ELIZABETH (1596-1662, 'the Winter Queen'), wife of Frederick V of Bohemia, Elector of Palatine. Series of nine autograph letters signed ('your most affectionate frend Elizabeth') to Henry Rich, 1st Earl of Holland, The Hague, 18 August n.y.  - 16 November n.y. [1637?], 10½ pages, folio, address leaves, seals, contemporary endorsements (tear in upper right corner of one letter with loss of several words, slight fading of occasional words without loss of legibility). Provenance: Phillips sale, 16 June 1983, lot 500; the Spiro Family Collection -- Christie's sale, 3 December 2003, lot 65; the Albin Schram Collection.
An interesting series of letters, including several written at length and anxiously about her sons (Charles Louis and Rupert), begging Holland to intercede on their behalf with her brother (Charles I), particularly in regard to their military occupation: 'What can I counsell my sonne [Charles Louis] to doe, if he shoulde stay still in England or heere and not be in action, all the worlde in a manner being so, for his cause you may easilie iudge what dishonneur it were to him, and to live and be a vollontier in an armie or under others service, it would be no smale dishonnour to my Brother'. Elizabeth also expresses her gratitude for Holland using his influence on behalf of her secretary, Sir John Deneley and 'making his peace with the king', as well as asking him to assist Sir Jacob Astley (Prince Rupert's former tutor), giving news of mutual acquaintances in various services (Hesse, Sweden and Weimar), generally commenting on political and military developments, and in one letter thanking him warmly for a horse: 'I have tried your nagg, I never ridd one that I have liked better and do not wonder that Charles [her son] was not hastie to send him, the rogue is lazie and likes easie going horses but he shall never have this againe'.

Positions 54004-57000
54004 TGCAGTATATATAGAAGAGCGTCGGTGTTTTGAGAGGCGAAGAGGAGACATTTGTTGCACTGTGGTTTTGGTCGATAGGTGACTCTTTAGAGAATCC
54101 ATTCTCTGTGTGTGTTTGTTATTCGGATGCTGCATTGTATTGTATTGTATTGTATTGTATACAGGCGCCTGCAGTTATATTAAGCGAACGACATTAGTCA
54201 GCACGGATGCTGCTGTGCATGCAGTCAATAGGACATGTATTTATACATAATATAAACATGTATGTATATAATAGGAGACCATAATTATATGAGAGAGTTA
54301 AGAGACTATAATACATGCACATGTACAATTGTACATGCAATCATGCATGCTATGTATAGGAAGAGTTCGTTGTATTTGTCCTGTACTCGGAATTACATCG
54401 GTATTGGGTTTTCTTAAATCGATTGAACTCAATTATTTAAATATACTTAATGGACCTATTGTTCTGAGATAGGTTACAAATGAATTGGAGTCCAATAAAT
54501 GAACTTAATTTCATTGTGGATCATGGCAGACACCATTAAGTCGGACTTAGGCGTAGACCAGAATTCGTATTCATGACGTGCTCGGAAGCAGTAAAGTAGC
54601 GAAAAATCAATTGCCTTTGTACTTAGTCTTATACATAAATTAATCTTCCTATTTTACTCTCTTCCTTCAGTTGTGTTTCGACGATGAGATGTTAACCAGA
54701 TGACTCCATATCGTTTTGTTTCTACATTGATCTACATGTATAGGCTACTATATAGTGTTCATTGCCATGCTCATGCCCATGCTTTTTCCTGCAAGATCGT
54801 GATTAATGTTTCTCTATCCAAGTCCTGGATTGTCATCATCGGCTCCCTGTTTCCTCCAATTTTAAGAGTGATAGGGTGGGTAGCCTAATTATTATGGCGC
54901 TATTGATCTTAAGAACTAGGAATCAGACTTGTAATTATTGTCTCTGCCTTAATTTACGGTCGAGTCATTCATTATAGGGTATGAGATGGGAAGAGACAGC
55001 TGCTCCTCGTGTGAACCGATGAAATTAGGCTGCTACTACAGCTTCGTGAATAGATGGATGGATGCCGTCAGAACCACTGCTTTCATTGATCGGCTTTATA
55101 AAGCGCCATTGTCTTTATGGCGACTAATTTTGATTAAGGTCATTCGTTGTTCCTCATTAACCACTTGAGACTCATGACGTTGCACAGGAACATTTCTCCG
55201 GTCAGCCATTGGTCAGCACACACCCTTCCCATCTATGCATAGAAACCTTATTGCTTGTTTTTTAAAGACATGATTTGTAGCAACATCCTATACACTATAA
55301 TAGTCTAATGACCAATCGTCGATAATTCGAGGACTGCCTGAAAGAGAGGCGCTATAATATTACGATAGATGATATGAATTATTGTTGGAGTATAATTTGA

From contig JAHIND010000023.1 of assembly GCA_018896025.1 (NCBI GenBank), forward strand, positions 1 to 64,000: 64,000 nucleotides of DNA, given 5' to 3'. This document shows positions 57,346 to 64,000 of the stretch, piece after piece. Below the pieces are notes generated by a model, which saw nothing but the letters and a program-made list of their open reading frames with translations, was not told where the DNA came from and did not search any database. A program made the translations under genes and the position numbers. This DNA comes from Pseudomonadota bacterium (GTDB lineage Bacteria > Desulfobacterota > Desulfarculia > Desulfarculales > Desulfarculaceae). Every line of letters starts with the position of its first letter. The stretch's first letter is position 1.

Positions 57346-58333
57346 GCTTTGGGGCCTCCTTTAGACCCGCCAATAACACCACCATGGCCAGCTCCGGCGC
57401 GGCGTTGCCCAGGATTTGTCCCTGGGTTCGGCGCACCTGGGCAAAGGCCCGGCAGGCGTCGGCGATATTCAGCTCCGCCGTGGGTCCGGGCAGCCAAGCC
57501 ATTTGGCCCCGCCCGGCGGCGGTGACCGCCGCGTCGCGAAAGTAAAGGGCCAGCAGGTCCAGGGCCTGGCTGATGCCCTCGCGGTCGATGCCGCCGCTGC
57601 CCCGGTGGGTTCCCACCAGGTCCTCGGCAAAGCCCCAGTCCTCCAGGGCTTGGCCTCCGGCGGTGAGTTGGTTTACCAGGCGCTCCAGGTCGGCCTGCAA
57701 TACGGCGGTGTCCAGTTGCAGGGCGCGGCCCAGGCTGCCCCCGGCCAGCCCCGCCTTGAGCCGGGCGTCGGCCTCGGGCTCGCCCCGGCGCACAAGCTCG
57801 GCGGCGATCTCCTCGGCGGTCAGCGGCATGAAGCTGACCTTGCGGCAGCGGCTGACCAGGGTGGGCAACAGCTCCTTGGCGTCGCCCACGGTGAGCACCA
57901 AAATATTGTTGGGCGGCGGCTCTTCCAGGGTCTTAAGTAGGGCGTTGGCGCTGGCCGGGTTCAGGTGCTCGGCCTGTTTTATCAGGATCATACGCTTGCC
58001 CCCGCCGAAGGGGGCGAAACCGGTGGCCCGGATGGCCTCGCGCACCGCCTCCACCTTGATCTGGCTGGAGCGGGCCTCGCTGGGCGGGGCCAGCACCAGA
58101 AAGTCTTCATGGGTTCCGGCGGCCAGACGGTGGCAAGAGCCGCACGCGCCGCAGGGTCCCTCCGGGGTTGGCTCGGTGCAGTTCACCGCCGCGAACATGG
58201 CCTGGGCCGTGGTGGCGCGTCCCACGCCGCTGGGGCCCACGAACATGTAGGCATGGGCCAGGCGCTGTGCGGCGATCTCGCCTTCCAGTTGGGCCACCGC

Elizabeth of Bohemia, 'the Winter Queen', had by 1636 been widowed for four years. She fled Bohemia after only one winter there when the brief rule of her husband Frederick V, the protestant Elector Palatine, was ended by the invasion of the Emperor Ferdinand and the Catholic League in 1621. The royal exiles thereafter lived at Leiden or in The Hague. Prince Rupert and his elder brother, Prince Charles Louis, visited England in February 1636, staying some 15 months, while various ideas for their occupation were considered and discarded. (9)